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An Imperial State or Imperial Estate (German singular: Reichsstand, plural: Reichsstände) was an entity in the Holy Roman Empire with a vote in the Reichstag or Imperial Diet. Several states had no seats in the Empire, while some officials (such as the Hereditary Usher) were non-voting members; neither qualified as Imperial States. Rulers of Imperial States had no authority above them except the Holy Roman Emperor himself; furthermore, they possessed several important rights and privileges, including a degree of autonomy in the rule of their territories.

Composition

Imperial States could be either ecclesiastic or secular. The ecclesiastical states were led, for the most part, by Archbishops, Bishops and Abbots (some were led by Priors, Provosts and Grand Master). Secular states were ruled by rulers of princely rank (including Grand Dukes, Dukes, Counts Palatine, Margraves, Landgraves and most Princes) and rulers of comital rank (including Counts, Lords and some Princes). The rulers who participated in the elections of German Kings ranked as Prince-electors. None of the rulers below the Holy Roman Emperor ranked as Kings, with the exception of the King of Bohemia. There were also the Free and Imperial Cities, whose votes were only advisory.

Statehood was normally attached to a particular territory within the Empire, but there were some reichsständische Personalisten, or Imperial Stately Personalists. Originally, the Emperor alone could grant statehood, but in 1653, several restrictions on the Emperor's power were introduced. The creation of a new state required the assent of the College of Electors and of the College of Princes (see Reichstag below). The ruler was required to agree to accept imperial taxation and military obligations. Furthermore, the state was required to obtain admittance into one of the Imperial Circle. Theoretically, personalist states were forbidden after 1653, but exceptions were often made.

Once a territory attained statehood, it could lose the attribute under very few circumstances. A territory ceded to a foreign power ceased to be a state; furthermore, a mediatized state (that is, a state that came to be under the authority but not the sovereignty of a foreign power) could lose statehood. From 1648 onwards, inheritance of the state was limited to one family; a territory inherited by a different family ceased to be a state unless the Emperor explicitly allowed otherwise. Finally, a territory could lose statehood by being subjected to the imperial ban (the most notable example involved the Count Palatine of the Rhine, who was banned in 1621 for his participation in the Bohemian Revolt).

Rights and privileges

Rulers of Imperial States enjoyed precedence over other subjects in the Empire. Electors were originally styled Durchlaucht (Serene Highness), princes Hochgeboren Fürst (High-Born Prince) and counts Hoch- und Wolhgeboren (High and Well-Born). In the eighteenth century, the electors were upgraded to Durchläuchtigste (Most Serene Highness), princes to Durchlaucht (Serene Highness) and counts to Erlaucht (Illustrious Highness).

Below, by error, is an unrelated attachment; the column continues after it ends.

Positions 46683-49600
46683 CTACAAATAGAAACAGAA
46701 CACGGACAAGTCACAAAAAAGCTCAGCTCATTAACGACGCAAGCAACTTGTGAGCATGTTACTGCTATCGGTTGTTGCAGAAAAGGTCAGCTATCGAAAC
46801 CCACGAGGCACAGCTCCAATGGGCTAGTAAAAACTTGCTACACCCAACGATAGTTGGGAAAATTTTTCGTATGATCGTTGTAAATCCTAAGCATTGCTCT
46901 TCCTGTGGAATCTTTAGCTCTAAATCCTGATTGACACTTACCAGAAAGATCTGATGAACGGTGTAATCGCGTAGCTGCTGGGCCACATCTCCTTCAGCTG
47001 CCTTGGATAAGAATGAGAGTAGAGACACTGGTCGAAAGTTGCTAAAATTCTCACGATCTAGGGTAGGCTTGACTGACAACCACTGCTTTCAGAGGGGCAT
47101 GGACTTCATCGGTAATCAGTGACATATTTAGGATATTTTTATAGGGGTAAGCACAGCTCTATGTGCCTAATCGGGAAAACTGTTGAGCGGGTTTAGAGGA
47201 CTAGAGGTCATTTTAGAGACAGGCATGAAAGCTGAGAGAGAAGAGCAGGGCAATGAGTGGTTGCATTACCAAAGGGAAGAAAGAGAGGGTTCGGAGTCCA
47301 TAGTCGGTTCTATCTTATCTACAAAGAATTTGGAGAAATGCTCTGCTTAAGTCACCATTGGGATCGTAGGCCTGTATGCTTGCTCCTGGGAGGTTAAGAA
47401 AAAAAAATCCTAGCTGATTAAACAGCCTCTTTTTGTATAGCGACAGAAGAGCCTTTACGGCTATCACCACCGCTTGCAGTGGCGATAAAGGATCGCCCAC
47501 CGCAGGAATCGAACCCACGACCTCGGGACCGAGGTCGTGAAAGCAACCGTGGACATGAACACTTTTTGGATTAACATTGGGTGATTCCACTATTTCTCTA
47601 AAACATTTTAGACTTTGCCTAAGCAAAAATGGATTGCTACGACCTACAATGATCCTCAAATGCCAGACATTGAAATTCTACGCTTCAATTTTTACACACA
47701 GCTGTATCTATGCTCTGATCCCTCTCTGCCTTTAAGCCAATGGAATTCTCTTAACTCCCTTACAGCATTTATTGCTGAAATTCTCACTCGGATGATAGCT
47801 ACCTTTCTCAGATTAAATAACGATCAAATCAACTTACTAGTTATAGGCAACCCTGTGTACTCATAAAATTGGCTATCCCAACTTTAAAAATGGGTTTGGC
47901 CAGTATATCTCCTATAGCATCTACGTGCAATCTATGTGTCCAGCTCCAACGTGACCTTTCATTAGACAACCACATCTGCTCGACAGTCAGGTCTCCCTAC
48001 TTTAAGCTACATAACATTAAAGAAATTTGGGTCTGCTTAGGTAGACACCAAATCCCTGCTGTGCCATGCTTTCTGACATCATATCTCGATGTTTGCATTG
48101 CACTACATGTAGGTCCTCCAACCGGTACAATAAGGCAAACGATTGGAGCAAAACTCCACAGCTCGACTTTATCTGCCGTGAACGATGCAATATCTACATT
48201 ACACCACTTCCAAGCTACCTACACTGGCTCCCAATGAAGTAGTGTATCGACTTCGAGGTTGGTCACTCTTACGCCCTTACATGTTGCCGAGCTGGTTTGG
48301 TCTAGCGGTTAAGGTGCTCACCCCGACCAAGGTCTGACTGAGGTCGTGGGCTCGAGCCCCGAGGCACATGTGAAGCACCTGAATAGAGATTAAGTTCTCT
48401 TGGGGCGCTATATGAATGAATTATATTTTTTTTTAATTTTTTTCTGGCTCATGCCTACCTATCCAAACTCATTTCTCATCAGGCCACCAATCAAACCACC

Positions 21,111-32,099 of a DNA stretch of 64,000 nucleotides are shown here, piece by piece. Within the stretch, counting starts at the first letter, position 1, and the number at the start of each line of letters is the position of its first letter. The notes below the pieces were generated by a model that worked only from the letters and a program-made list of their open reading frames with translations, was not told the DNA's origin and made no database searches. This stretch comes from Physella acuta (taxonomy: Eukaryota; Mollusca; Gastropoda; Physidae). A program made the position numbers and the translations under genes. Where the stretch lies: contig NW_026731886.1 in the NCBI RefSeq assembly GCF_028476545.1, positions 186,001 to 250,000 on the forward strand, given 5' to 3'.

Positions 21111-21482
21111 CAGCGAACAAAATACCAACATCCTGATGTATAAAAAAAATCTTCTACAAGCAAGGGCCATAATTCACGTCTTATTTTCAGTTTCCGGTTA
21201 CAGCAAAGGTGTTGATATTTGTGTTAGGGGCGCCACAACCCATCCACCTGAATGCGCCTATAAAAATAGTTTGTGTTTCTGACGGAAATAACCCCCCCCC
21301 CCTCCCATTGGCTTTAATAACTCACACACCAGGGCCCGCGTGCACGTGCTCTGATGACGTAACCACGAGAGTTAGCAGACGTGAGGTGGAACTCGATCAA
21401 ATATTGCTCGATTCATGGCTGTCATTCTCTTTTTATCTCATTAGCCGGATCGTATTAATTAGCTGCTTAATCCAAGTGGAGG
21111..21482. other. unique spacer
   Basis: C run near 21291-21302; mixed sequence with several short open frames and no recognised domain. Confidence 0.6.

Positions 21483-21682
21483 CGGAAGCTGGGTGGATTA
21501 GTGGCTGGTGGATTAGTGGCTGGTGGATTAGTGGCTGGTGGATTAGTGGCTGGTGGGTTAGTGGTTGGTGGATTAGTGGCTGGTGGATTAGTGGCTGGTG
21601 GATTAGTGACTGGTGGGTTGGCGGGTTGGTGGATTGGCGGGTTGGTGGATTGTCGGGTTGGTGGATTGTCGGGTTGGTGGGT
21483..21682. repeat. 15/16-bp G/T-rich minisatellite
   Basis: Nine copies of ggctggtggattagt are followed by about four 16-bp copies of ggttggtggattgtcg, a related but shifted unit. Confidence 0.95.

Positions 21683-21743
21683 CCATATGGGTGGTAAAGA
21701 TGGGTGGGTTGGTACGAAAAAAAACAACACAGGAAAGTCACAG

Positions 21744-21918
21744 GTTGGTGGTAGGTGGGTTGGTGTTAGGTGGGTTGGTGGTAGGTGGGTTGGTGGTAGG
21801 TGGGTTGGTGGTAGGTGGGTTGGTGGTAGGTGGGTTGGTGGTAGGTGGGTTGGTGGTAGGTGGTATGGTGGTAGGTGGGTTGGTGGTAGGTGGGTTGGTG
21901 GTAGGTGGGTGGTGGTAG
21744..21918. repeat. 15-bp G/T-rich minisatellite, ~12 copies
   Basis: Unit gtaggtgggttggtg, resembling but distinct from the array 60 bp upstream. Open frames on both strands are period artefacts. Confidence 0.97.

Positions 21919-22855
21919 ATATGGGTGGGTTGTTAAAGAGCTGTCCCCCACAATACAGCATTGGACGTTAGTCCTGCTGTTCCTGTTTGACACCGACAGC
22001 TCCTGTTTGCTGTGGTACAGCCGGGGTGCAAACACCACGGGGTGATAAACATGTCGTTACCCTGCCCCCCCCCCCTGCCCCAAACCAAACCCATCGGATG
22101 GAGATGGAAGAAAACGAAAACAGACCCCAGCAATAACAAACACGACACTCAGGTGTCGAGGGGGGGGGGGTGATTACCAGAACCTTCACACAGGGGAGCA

Imperial States enjoyed several rights and privileges. Rulers had autonomy insofarasmuch as their families were concerned; in particular, they were permitted to make rules regarding the inheritance of their states without imperial interference. They were permitted to make treaties and enter into alliance with other Imperial States as well as with foreign nations. The electors, but not the other rulers, were permitted to exercise certain regalian powers, including the power to mint money, the power to collect toll and a monopoly over gold and silver mines.

Reichstag

The Reichstag, or Imperial Diet, was divided into three collegia: the Council of Electors, the Council of Princes and the Council of Cities. Electoral states belonged to the first of the aforementioned councils; other states, whether ecclesiastical or secular, belonged to the Council of Princes.

Votes were held in right of the states, rather than personally. Consequently, an individual ruling several states held multiple votes; similarly, multiple individuals ruling parts of the same state shared a single vote. These rules were not formalized until 1582; prior to this time, when multiple individuals inherited parts of the same state, they sometimes received a vote each. Votes were either individual or collective. Princes and senior clerics generally held individual votes (but such votes, as noted above, were sometimes shared). Prelates without individual votes were classified into two benches — the Bench of the Rhinemarker and the Bench of Swabia — each of which enjoyed a collective vote. Similarly, Counts and Lords were grouped into four benches with a collective vote each — the Bench of Wetteraumarker, the Bench of Swabia, the Bench of Franconia and the Bench of Westphalia.

No elector ever held multiple electorates; nor were electorates ever divided between multiple heirs. Hence, in the Council of Electors, each individual held exactly one vote. Electors who ruled states in addition to their electorates also voted in the Council of Princes; similarly, princes who also ruled comital territories voted both individually and in the comital benches. In the Reichstag in 1792, for instance, the Elector of Brandenburgmarker held eight individual votes in the Council of Princes and one vote in the Bench of Westphalia. Similarly, among ecclesiastics, the Grand Master of the Teutonic Order held one individual vote in the Council of Princes and two in the Bench of the Rhine.

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